Today my dives were cancelled because of rough conditions. This occasionally happens, so instead of diving I watched a documentary on sharks. It’s called Sharkwater. I am quite aware of the urgency sharks of all species are facing all around the world but I had no idea how much we depend on them. What I really took from this video was that all creatures that breathe air are dependent on the ocean and it’s tiny creatures called phytoplankton. Phytoplankton are responsible for creating 70% of the oxygen we breathe. Now these tiny organisms are the base of the food chain, meaning that larger animals “graze” on them creating food for even larger animals, such as sharks. Sharks are one of the most dominant predators in the ocean. They have been around for 450 million years, and have survived 5 major extinctions. Sharks play a huge roll in shaping ecosystems, pushing physical and behavioral adaptations in species to survive. They feed on a variety of animals from seals, to fish, crustaceans to even phytoplankton itself. By functionally eliminating sharks from their ecosystems, we are create an inbalance in how fish population grow. What can happen is as some populations grow without any regulation from predators. These populations can overfeed on phytoplankton, the organisms that provides 70% of our oxygen. Not only will that collaps the oceans ecosystem, but it will suffocate our own. We need sharks to regulate fish populations to keep a balance.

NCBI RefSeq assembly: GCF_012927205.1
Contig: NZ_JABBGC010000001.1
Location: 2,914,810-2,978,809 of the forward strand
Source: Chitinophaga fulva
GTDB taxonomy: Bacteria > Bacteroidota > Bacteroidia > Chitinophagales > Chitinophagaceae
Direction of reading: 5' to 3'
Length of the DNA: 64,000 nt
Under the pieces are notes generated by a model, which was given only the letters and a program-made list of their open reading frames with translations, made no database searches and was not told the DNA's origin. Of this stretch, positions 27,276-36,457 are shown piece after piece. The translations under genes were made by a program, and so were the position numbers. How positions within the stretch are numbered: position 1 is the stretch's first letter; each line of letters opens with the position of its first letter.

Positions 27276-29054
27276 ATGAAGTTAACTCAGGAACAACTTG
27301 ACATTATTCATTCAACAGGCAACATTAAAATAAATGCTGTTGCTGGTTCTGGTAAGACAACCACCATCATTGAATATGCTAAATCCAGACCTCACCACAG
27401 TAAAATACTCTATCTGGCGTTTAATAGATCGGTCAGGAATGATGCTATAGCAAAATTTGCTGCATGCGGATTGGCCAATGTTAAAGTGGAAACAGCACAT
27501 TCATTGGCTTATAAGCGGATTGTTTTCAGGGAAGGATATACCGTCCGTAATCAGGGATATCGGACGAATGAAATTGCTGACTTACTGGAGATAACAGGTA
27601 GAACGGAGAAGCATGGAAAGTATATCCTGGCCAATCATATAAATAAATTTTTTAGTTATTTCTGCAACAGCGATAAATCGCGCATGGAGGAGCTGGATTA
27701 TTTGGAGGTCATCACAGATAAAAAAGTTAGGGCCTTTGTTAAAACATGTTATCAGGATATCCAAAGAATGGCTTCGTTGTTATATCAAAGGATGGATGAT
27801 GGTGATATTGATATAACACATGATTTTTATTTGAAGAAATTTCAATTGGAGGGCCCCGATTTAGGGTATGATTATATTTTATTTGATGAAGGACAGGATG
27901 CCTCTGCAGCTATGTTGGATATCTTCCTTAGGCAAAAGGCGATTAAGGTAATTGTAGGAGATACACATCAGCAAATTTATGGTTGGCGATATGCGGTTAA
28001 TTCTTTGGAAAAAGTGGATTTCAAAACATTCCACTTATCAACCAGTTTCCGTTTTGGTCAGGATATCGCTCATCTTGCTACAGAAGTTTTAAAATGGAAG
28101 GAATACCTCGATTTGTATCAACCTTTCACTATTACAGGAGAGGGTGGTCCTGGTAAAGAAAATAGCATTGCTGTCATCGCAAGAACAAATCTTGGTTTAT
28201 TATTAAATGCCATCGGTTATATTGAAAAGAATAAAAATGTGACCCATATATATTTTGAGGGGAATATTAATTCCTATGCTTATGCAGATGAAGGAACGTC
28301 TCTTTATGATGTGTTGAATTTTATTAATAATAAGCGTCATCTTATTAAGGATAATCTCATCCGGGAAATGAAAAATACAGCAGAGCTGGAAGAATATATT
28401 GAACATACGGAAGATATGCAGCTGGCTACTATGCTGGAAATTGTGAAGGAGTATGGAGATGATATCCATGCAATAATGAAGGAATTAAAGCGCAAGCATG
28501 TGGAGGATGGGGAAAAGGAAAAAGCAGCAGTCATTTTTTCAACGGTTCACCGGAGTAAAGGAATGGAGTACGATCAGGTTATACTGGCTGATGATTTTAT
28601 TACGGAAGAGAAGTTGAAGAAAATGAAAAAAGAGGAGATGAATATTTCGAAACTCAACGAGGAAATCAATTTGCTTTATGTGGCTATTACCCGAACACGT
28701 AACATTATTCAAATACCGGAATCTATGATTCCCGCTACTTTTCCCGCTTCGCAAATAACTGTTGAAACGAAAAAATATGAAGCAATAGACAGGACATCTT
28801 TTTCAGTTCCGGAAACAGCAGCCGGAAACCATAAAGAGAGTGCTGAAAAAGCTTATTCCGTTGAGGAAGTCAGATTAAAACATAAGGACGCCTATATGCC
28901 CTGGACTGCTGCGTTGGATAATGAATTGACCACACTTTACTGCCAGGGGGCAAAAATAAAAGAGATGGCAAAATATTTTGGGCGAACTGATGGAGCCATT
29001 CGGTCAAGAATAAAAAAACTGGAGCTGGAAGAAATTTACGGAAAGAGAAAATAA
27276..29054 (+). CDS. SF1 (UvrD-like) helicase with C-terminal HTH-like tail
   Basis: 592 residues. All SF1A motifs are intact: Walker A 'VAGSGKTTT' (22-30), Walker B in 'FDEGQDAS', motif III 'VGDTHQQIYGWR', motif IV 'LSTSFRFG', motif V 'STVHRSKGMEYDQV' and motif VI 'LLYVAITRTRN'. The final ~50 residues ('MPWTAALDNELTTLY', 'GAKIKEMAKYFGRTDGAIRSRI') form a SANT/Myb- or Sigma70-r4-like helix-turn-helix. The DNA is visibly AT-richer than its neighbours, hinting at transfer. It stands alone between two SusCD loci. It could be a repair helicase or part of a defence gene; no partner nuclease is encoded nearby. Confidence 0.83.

I am working on spreading awareness about the ocean through my diving. I get overwhelmed when each problem I learn about has gotten so bad that it threatens our existence. However when I step back, issues like marine debris, shark fining, and coral bleaching; they are all connected. It comes down to individuals dedicated to living their lives within nature. Not separating our needs from the worlds needs. We don’t need the governments of the world to patrol international waters. We need the people of the world to care for their resources like they were their children.
Great Work, and lovely photos. Please keep up your efforts to raise awareness of the consequences of our actions on the oceans’ bio-systems, and keep up the clean up! THX!